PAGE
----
constant of annual aberration pâyâ-ye birâheš sâlâné Fr.: constante d'aberration annuelle Same as → constant of aberration. → constant; → annual; → aberration. |
constant of diurnal aberration pâyâ-ye birâheš ruzâné Fr.: constante d'aberration diurne The quantity 0''.3200 ρ cos φ', where ρ is the geocentric distance of the observer measured in units of → equatorial radius the Earth and φ' is the observer's → geocentric latitude. The numerical part is equal to 2πa csc1'' / (cP), where a is the equatorial radius of the Earth, P is its → sidereal period of rotation, and c is the → speed of light in vacuum. → constant; → diurnal; → aberration. |
constant of gravitation pâyâ-ye gerâneši (#) Fr.: constante de la gravitation |
constant of the motion pâyâ-ye jonbeš Fr.: constante de mouvement 1) Classical mechanics: A variable X whose total rate of change dX/dt
along the path of a → dynamical system is zero. In other words,
a function of an object's position, velocity, or both that does not change even as the
object moves. For example, the total energy of a
→ simple harmonic oscillator is a constant of the motion. |
cosmological constant pâyâ-ye keyhânšenâsik, ~ keyhânšenâxti Fr.: constante cosmologique A term introduced by Einstein into his gravitational → field equations in order to allow a solution corresponding to a → static Universe. The cosmological constant is physically interpreted as due to the → vacuum energy of quantized fields. See also → dark energy. → cosmological; → constant. |
cosmological constant problem parâse-ye pâyâ-ye keyhânšenâxti Fr.: problème de la constante cosmologique The impressive discrepancy of about 120 orders of magnitude between the theoretical value of the → cosmological constant and its observed value. → Quantum field theory interprets the cosmological constant as the density of the → vacuum energy. This density can be derived from the maximum energy at which the theory is valid, i.e. the → Planck energy scale (10^{18} GeV). The theoretical vacuum → energy density is (10^{18} GeV)^{4} = (10^{27} eV)^{4} = 10^{112} erg cm^{-3}. On the other hand, the observed vacuum energy density is estimated to be about (10^{-3} eV)^{4} = 10^{-8} erg cm^{-3}. There is, therefore, a discrepancy of about 120 orders of magnitude. → cosmological; → constant; → problem. |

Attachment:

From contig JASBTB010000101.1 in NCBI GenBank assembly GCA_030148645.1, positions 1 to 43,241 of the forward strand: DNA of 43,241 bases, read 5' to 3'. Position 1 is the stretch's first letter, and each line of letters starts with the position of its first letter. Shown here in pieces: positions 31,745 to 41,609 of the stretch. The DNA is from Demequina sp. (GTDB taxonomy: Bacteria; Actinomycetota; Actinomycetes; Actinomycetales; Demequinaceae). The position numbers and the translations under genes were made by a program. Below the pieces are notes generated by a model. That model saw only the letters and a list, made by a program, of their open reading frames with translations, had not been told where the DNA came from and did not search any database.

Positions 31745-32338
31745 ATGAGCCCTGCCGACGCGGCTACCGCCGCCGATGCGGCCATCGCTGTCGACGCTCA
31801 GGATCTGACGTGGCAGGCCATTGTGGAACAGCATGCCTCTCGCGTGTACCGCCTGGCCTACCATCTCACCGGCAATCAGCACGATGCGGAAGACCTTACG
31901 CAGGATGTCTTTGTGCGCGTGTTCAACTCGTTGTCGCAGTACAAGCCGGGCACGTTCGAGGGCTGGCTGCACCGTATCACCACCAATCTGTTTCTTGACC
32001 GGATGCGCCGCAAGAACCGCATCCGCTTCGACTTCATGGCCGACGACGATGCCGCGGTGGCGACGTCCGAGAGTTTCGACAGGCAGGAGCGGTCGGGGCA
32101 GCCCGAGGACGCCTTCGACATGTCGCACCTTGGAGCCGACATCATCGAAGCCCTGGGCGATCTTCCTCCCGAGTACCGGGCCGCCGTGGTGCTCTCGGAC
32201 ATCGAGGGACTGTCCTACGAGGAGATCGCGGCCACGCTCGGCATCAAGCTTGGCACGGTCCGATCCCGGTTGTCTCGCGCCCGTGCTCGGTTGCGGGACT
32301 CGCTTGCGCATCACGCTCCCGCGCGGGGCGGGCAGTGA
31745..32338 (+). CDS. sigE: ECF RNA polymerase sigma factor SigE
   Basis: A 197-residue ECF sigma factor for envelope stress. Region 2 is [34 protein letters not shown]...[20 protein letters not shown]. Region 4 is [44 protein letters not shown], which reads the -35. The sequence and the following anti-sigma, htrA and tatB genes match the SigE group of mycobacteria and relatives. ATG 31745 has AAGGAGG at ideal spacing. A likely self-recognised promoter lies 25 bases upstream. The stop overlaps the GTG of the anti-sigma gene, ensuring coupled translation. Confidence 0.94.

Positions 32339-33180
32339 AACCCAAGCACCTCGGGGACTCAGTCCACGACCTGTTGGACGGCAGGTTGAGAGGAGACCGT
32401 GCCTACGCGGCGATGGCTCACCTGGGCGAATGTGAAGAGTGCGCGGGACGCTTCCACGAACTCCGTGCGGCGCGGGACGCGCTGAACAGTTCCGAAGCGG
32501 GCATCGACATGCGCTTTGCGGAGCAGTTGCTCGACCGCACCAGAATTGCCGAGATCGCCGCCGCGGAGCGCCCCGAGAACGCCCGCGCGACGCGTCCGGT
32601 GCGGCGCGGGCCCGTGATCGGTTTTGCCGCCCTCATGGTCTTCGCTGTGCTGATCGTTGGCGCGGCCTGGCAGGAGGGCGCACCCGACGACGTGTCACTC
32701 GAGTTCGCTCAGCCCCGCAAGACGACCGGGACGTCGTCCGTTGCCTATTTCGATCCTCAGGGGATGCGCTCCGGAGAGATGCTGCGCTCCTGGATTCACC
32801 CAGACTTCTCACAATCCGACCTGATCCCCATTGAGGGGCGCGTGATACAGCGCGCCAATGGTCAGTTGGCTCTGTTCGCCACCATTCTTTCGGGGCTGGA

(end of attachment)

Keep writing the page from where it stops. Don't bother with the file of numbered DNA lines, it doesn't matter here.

coupling constant pâyâ-ye jafsari Fr.: constante de couplage In nuclear physics, a constant that indicates a measure of how strongly two particles interact. |
curvature constant pârâmun-e xamidegi Fr.: paramètre de courbure A parameter occurring in the → Friedmann equations of → general relativity describing the geometry of → space-time. A spatially → open Universe is defined by k = -1, a → closed Universe by k = + 1 and a → flat Universe by k = 0. See also the → Robertson-Walker metric. See also → curvature of space-time. |
decay constant pâyâ-ye tabâhi Fr.: constante de désintégration A constant of proportionality occurring in the formula expressing spontaneous → decay of → radionuclides. The number of atoms decaying is given by N = N_{0}e^{-kt}, where N_{0} is the number of nuclei in the given volume of the substance at instant t = 0, N is the number of nuclei at t, and k is decay constant. Decay constant is related to → half-life by τ = ln2/k, roughly 0.693/k. |
Dirac constant pâyâ-ye Dirac Fr.: constante de Dirac The → Planck constant divided by 2π and denoted ħ, pronounced h-bar. Also called → reduced Planck constant. |
Dirac's constant pâyâ-ye Dirac Fr.: constante de Dirac |